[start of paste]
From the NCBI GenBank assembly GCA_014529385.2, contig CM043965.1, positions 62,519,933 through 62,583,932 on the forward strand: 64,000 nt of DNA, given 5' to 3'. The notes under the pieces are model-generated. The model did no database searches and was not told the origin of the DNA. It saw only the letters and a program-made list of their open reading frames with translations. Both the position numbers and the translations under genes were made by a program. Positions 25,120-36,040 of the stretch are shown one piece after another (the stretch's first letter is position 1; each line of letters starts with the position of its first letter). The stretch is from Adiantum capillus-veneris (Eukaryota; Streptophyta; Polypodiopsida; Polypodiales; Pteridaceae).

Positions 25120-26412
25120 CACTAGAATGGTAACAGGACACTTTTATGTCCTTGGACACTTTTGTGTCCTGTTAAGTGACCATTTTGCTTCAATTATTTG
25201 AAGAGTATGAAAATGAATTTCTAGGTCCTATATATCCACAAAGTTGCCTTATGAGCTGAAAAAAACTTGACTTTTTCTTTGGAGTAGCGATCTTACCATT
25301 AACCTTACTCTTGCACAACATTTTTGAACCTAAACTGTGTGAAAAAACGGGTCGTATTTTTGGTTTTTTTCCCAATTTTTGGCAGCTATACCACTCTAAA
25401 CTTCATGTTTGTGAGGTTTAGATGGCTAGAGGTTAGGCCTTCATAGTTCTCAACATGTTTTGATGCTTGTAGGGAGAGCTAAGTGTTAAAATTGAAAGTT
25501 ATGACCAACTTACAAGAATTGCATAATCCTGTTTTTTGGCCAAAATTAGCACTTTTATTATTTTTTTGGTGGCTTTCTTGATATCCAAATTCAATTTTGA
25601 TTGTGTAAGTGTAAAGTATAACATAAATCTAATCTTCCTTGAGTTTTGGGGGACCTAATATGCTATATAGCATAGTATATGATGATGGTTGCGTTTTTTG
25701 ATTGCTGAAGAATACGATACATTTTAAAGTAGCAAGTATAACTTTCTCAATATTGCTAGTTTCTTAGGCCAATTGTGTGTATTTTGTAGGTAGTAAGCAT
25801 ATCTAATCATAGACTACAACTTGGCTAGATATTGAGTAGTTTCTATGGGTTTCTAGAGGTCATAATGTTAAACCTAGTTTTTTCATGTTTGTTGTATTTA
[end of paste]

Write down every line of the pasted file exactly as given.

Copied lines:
From the NCBI GenBank assembly GCA_014529385.2, contig CM043965.1, positions 62,519,933 through 62,583,932 on the forward strand: 64,000 nt of DNA, given 5' to 3'. The notes under the pieces are model-generated. The model did no database searches and was not told the origin of the DNA. It saw only the letters and a program-made list of their open reading frames with translations. Both the position numbers and the translations under genes were made by a program. Positions 25,120-36,040 of the stretch are shown one piece after another (the stretch's first letter is position 1; each line of letters starts with the position of its first letter). The stretch is from Adiantum capillus-veneris (Eukaryota; Streptophyta; Polypodiopsida; Polypodiales; Pteridaceae).

Positions 25120-26412
25120 CACTAGAATGGTAACAGGACACTTTTATGTCCTTGGACACTTTTGTGTCCTGTTAAGTGACCATTTTGCTTCAATTATTTG
25201 AAGAGTATGAAAATGAATTTCTAGGTCCTATATATCCACAAAGTTGCCTTATGAGCTGAAAAAAACTTGACTTTTTCTTTGGAGTAGCGATCTTACCATT
25301 AACCTTACTCTTGCACAACATTTTTGAACCTAAACTGTGTGAAAAAACGGGTCGTATTTTTGGTTTTTTTCCCAATTTTTGGCAGCTATACCACTCTAAA
25401 CTTCATGTTTGTGAGGTTTAGATGGCTAGAGGTTAGGCCTTCATAGTTCTCAACATGTTTTGATGCTTGTAGGGAGAGCTAAGTGTTAAAATTGAAAGTT
25501 ATGACCAACTTACAAGAATTGCATAATCCTGTTTTTTGGCCAAAATTAGCACTTTTATTATTTTTTTGGTGGCTTTCTTGATATCCAAATTCAATTTTGA
25601 TTGTGTAAGTGTAAAGTATAACATAAATCTAATCTTCCTTGAGTTTTGGGGGACCTAATATGCTATATAGCATAGTATATGATGATGGTTGCGTTTTTTG
25701 ATTGCTGAAGAATACGATACATTTTAAAGTAGCAAGTATAACTTTCTCAATATTGCTAGTTTCTTAGGCCAATTGTGTGTATTTTGTAGGTAGTAAGCAT
25801 ATCTAATCATAGACTACAACTTGGCTAGATATTGAGTAGTTTCTATGGGTTTCTAGAGGTCATAATGTTAAACCTAGTTTTTTCATGTTTGTTGTATTTA